Tuesday, June 10, 2014

Yuma, Arizona: Summertime and the livin' ain't easy!

Skies definitely are blue in Yuma.
To paraphrase that beautiful ballad from Porgy and Bess is almost  like ruining the song, but the words describe what a summer in Yuma is like for snowbirds who stay on after the season is over.

Sure, the lines at the Walmart prescription counters are a lot shorter. Instead of standing in line for an hour, at least, to drop off prescriptions and then another hour or more to pick them up, you can be in and out in mere minutes. I, however, would be willing to stand in these long lines if it meant lower temperatures outside. Temperatures have been in triple digits here since early April. I swear I’ll scream if I hear a permanent resident tell me one more time, “If you think it’s hot now, just wait until July.”

Keeping cool is paramount
Life in Yuma these days is a mad dash from an air-conditioned car to an air-conditioned building and back again. (Some Walmarts and the local mall have covered parking.)  I’m beginning to see why siestas are such an important part of Latin American culture, though I’m finding it too hot to sleep in the afternoon. Even running the air conditioning full time in our trailer, temperatures don’t get cool enough to sleep comfortably until about 4 a.m. By 6 a.m., the temperatures are moving from searing to scorching, and the day goes downhill from then, even though the temperatures are only going uphill.

We’ve taken to doing our laundry in the middle of the night because the laundry room isn’t air-conditioned. Plus, we used to do laundry every week, but now try to go at least two weeks between washing. A hose connects our trailer to the city water system. Cold showers have become the norm because water comes out of the cold tap warm enough that you don’t have to turn on the hot water tap.

Our awning would provide some shade if we could use it. High winds can come up at any time in Yuma and will bounce the awning around, damaging it. (There have been times I’ve put the awning down at 6 a.m., only to bring it in at 6:30 a.m.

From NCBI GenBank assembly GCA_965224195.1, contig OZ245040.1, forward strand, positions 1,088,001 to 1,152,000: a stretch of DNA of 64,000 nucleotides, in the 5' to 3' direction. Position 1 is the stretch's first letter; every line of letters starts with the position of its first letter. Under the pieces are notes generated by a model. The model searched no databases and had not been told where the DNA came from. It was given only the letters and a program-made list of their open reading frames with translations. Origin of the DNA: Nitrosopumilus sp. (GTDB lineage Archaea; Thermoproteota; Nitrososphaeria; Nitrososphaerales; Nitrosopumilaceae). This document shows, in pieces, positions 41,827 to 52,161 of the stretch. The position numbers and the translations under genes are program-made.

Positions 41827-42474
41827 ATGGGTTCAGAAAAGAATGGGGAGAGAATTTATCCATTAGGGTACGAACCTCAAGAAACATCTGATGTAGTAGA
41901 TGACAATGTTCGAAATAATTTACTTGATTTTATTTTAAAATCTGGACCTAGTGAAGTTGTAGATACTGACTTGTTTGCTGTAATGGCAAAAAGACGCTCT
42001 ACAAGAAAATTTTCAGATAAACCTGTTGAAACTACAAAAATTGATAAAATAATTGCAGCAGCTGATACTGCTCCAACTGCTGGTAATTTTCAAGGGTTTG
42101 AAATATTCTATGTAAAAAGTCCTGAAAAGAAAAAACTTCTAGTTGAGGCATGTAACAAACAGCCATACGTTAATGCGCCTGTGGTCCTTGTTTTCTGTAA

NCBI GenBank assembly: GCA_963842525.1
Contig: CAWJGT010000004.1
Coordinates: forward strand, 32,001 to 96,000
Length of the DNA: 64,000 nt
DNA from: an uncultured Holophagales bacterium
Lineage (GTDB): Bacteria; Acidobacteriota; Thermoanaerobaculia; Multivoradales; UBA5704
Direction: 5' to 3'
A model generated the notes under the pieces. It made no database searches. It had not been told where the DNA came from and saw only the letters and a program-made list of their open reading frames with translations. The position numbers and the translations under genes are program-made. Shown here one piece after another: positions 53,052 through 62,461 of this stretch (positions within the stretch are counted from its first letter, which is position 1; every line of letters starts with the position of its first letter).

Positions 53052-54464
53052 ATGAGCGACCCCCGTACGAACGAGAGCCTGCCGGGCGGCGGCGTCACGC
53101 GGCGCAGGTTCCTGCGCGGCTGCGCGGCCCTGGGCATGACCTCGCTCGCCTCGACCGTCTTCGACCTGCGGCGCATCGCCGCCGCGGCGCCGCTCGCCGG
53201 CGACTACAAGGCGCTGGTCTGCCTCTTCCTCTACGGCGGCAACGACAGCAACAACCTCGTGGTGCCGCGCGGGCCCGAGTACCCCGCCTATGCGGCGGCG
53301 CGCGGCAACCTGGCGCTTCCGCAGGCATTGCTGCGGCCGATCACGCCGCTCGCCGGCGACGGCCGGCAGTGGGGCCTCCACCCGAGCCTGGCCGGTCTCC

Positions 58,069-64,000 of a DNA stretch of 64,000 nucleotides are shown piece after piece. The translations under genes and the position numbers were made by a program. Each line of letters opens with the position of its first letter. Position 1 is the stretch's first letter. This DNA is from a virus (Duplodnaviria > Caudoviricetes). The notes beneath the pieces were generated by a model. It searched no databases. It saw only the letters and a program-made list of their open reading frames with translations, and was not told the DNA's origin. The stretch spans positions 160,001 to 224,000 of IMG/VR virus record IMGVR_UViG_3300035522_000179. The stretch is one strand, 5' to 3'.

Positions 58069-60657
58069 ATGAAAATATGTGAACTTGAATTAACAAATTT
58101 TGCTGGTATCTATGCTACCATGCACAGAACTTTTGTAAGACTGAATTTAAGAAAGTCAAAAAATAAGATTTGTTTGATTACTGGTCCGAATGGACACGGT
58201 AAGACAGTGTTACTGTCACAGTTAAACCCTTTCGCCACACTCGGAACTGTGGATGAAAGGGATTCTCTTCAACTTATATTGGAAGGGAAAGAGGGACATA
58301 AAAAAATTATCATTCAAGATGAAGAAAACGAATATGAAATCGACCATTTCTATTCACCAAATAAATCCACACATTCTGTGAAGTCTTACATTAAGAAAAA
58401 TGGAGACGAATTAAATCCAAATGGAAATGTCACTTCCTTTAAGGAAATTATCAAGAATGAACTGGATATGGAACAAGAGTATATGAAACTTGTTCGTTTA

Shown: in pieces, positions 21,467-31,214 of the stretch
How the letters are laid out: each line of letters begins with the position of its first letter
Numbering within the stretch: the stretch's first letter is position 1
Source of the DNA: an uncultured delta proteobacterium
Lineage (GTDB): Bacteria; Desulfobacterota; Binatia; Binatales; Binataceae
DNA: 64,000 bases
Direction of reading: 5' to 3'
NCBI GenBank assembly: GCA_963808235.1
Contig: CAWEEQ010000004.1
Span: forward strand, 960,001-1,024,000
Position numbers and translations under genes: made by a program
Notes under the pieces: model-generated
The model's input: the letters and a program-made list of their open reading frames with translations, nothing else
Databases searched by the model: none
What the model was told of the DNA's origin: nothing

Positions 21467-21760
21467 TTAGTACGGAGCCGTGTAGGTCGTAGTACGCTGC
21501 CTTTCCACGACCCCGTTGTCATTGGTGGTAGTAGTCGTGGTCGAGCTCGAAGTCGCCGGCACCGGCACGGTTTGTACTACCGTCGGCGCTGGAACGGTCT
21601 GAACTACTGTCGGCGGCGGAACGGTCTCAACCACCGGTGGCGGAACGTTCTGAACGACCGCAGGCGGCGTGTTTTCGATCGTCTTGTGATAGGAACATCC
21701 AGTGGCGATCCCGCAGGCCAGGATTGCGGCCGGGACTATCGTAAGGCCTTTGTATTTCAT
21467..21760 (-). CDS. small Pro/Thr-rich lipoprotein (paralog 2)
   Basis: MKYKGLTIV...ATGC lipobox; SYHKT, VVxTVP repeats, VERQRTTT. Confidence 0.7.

Avoiding dehydration is important
Dehydration is always a risk in hot weather. Our bottled water bill has quadrupled since the temperatures started soaring. While we may leave our American Express card at home when we go out (well, we would if we had one), we never leave the trailer without cold bottled water, frequently in a small ice chest. A bottle of frozen water can go from ice to too hot to drink when left in my scooter's drink cup holder even for a few minutes.

There’s less to do in Yuma in the summer months. When we arrived here back in January, I was too sick to do many touristy things. Now that I’m better and can get around more, the attractions are closed until fall. That includes one of our favorite spots, Martha’s Gardens, an organic date farm that serves the most delicious date milk shakes.

So when will we be leaving Yuma? Who knows? Our intent was to be here only a few weeks, but my medical problems have kept us here longer. We’ve quit guesstimating when we might be able to leave; every time we think we might be out of here in a few weeks, I have a setback. Note to snowbirds: If you’re looking for excellent, senior-friendly health care, Yuma is the place to be. The main facility where I treat is considered one of the best in the country, and on the cutting edge of medicine.


  1. I like the idea of the cutting edge medicine... but not so wild about the snakes. Anyway, I'm pinning a few of your posts on Pinterest. I've been thinking about becoming an RV gypsy, so I know that a lot of other people my age want to know what it's like. Here's one of the pins: http://www.pinterest.com/pin/274790014739351865/ Let me know if I'm wrong and you are NOT full-time RVsters. Tina

  2. Now, I'll look around at more posts. I'm happy you are feeling better. Being sick is totally sucky.